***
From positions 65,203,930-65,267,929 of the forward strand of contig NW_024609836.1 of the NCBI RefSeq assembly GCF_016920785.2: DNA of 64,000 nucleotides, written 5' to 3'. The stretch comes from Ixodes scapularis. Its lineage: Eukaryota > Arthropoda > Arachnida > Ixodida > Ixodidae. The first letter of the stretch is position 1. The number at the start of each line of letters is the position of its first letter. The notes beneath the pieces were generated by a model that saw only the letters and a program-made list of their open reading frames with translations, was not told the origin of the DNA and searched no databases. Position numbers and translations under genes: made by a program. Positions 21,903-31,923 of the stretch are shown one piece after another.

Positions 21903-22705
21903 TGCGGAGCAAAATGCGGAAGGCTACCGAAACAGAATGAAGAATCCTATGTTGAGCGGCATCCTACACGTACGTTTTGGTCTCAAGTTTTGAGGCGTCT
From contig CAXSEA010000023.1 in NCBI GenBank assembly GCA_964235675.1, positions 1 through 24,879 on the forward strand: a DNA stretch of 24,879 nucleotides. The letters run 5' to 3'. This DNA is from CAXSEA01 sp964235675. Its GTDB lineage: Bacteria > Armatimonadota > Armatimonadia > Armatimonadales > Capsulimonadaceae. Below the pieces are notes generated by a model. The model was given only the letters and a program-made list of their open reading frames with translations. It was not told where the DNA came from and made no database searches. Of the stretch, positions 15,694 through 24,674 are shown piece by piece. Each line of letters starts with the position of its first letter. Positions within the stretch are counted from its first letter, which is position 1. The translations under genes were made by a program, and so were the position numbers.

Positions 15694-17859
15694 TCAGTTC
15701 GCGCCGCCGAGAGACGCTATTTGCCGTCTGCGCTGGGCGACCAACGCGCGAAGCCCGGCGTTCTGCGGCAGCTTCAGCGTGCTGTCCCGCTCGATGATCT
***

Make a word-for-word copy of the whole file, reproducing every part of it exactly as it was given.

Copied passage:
From positions 65,203,930-65,267,929 of the forward strand of contig NW_024609836.1 of the NCBI RefSeq assembly GCF_016920785.2: DNA of 64,000 nucleotides, written 5' to 3'. The stretch comes from Ixodes scapularis. Its lineage: Eukaryota > Arthropoda > Arachnida > Ixodida > Ixodidae. The first letter of the stretch is position 1. The number at the start of each line of letters is the position of its first letter. The notes beneath the pieces were generated by a model that saw only the letters and a program-made list of their open reading frames with translations, was not told the origin of the DNA and searched no databases. Position numbers and translations under genes: made by a program. Positions 21,903-31,923 of the stretch are shown one piece after another.

Positions 21903-22705
21903 TGCGGAGCAAAATGCGGAAGGCTACCGAAACAGAATGAAGAATCCTATGTTGAGCGGCATCCTACACGTACGTTTTGGTCTCAAGTTTTGAGGCGTCT
From contig CAXSEA010000023.1 in NCBI GenBank assembly GCA_964235675.1, positions 1 through 24,879 on the forward strand: a DNA stretch of 24,879 nucleotides. The letters run 5' to 3'. This DNA is from CAXSEA01 sp964235675. Its GTDB lineage: Bacteria > Armatimonadota > Armatimonadia > Armatimonadales > Capsulimonadaceae. Below the pieces are notes generated by a model. The model was given only the letters and a program-made list of their open reading frames with translations. It was not told where the DNA came from and made no database searches. Of the stretch, positions 15,694 through 24,674 are shown piece by piece. Each line of letters starts with the position of its first letter. Positions within the stretch are counted from its first letter, which is position 1. The translations under genes were made by a program, and so were the position numbers.

Positions 15694-17859
15694 TCAGTTC
15701 GCGCCGCCGAGAGACGCTATTTGCCGTCTGCGCTGGGCGACCAACGCGCGAAGCCCGGCGTTCTGCGGCAGCTTCAGCGTGCTGTCCCGCTCGATGATCT